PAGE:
Joanne Breault – Gallagher, Flynn & Company LLP
- Written by: Taryn Plumb
- Produced by: Nick Randall
- Est. reading time: 4 mins
The word “integrity” gets tossed around a lot by businesses of all shapes and sizes. But for Gallagher, Flynn & Company LLP it’s not just jargon or a willowy concept.
“We really live it,” says Joanne Breault, director of human resources for the Burlington, Vermont and Hanover, New Hampshire-based tax, accounting and business consulting firm.
Offering its services in the Green Mountain State and beyond for nearly a half-century, the boutique firm emphasizes that core value by building and maintaining relationships—both inside and out. Ultimately, “we’re in a relationship business,” stresses Accounting and Advisory Partner and CPA Jason Hamilton.
Emphasis on core values
Today, those relationships span industries including manufacturing and distribution, hospitality, construction, real estate development, professional services and nonprofit entities. Likewise, the firm has extended its geographic reach beyond Vermont and New Hampshire to all of New England, New York, Chicago, and internationally, including southern Canada.
Many of its clients have international influence, he adds, and are typically middle-market and lower middle-market sized, family, venture capital or private equity-owned.
The company’s team of roughly 75 is spread across its Burlington, Vermont and Hanover, N.H. offices, offering expertise in taxes and accounting; wealth management, investment advising and financial planning; mergers, acquisitions and transactions services; and human resources, business valuation and litigation support. Gallagher, Flynn & Company is also affiliated with the RSM U.S. Alliance, a network of independent accounting and consulting firms.
“The feedback we get from clients is that we are their trusted advisor,” says Hamilton. “They come to us for a lot more than their accounting and tax needs.”
Ultimately, the company’s environment of trust, understanding and teamwork is born of its six core values (which, according to Breault, were developed by a well-rounded committee 15 years ago). Those include, first and foremost, integrity as well as a passion for people, a passion for service, a drive for success, a strong community focus, and a unified front as “one firm”—that is, any decisions that are made are based on how they will impact all aspects of the business.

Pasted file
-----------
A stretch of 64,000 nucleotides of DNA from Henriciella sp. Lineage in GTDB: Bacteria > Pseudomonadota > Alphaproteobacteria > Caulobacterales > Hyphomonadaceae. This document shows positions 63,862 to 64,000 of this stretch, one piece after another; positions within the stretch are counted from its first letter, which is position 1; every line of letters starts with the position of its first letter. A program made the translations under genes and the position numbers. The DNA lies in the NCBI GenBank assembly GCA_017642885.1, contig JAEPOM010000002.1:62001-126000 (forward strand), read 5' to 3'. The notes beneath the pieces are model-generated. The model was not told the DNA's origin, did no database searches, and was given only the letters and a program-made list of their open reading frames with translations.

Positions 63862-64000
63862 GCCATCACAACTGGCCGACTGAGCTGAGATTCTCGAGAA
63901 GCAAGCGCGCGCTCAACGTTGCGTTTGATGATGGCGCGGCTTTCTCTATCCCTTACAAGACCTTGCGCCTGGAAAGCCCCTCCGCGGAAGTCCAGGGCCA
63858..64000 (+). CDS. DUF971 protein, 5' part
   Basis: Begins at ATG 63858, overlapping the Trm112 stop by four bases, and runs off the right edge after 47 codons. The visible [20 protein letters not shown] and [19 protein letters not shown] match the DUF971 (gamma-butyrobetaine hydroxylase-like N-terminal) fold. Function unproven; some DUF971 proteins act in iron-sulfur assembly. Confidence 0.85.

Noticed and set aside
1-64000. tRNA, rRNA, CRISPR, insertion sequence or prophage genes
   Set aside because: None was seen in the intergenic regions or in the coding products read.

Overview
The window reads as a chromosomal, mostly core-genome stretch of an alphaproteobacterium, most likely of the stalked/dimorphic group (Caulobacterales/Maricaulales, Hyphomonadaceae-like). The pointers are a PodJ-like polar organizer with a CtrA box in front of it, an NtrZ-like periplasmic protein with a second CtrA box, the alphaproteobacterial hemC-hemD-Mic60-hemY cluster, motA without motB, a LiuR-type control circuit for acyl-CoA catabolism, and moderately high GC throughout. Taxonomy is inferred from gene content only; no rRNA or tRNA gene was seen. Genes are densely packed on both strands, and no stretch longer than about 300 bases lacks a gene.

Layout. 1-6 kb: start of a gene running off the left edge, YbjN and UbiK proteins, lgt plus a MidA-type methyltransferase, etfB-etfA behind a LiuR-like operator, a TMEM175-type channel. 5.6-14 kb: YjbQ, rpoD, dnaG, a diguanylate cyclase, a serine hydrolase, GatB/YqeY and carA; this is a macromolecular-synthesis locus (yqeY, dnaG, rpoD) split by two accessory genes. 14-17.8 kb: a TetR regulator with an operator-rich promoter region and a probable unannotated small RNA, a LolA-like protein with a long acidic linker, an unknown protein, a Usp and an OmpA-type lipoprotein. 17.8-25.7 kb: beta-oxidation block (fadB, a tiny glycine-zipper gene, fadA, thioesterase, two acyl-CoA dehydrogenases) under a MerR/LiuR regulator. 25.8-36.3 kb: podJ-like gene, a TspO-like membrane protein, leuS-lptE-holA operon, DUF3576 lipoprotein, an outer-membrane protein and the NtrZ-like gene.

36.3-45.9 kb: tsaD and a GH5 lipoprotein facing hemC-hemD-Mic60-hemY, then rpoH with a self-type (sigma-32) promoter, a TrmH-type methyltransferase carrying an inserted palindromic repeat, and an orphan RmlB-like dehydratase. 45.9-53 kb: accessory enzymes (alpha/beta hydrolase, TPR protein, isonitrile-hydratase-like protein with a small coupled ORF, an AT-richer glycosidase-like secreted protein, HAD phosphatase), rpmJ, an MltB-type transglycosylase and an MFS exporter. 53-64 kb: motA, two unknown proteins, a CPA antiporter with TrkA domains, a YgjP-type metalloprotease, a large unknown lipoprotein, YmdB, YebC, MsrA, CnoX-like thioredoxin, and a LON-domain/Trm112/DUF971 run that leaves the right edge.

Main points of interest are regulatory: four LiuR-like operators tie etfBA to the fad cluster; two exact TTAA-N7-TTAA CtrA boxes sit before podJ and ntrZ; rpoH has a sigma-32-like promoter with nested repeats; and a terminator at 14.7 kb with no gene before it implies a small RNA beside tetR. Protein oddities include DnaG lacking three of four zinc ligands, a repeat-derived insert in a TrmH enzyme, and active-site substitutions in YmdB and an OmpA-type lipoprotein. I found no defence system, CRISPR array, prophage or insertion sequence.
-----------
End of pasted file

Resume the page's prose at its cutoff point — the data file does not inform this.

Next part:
“We really care about people, we really listen to people, we have the best people,” says Breault, who has been with Gallagher, Flynn & Company for 17 years. “They’re bright, smart, driven; they care, they’re dialed in, they want to be here.”
Rethinking the culture
But building that culture wasn’t as easy as capturing lightning in a bottle. It took planning.
Once Breault came on, she began noticing a trend: After about three years in, CPAs were dropping out of the business. Public accounting can be a tough industry, she says, due to the amount of travel and hours typically required, particularly for those just starting out. The company began looking at ways to improve its recruitment processes and its overall company culture.
When job prospects come in for interviews, they spend most of the day onsite, meeting everyone they would be working with to gain a familiarity and to develop a sense of comfort.
Meanwhile, team members start out the job with impressive benefits—including, from day one, five weeks of time off—and they are given a threshold of time for how often they are expected to travel. If they exceed that, they are compensated through a company rewards program. (She points out one staff member has taken advantage of that incentive to the point that she was able to pay for an overhaul of her kitchen.)
Similarly, more meetings and initial consults are held at the company office, and staff members have the opportunity to tailor their schedules and work from home. And, as an incentive during the busy season, (January through April 15), working Saturday means being treated to a “big hot smorgasbord breakfast.” In the off season, on the other hand, offices are closed early on Fridays.
Ultimately, Breault stresses, it’s about getting people to a place where they don’t have to sacrifice their families or their personal lives—or feel they are slaves to their jobs.
“To maintain and keep good people, you have to go the extra mile,” she says. “We’ve gotten to keep the best and the brightest; they didn’t have to leave for family reasons.”
In return, Gallagher, Flynn & Company has been a recipient of the “Best Places to Work in Vermont” award for seven years running, and it was also recognized for its flexibility with a When Work Works award.
To further professional development and ensure continued success of the business, Breault says the company also spends roughly $180,000 a year on training, puts on annual firm retreats, and relies heavily on committees when company-wide decisions are to be made.
“We’ve worked hard on our internal culture,” Hamilton agrees. “We have certainly benefitted because of that. I’m able to say that I love what I do, where I do it, and who I do it with. I don’t take that for granted.”
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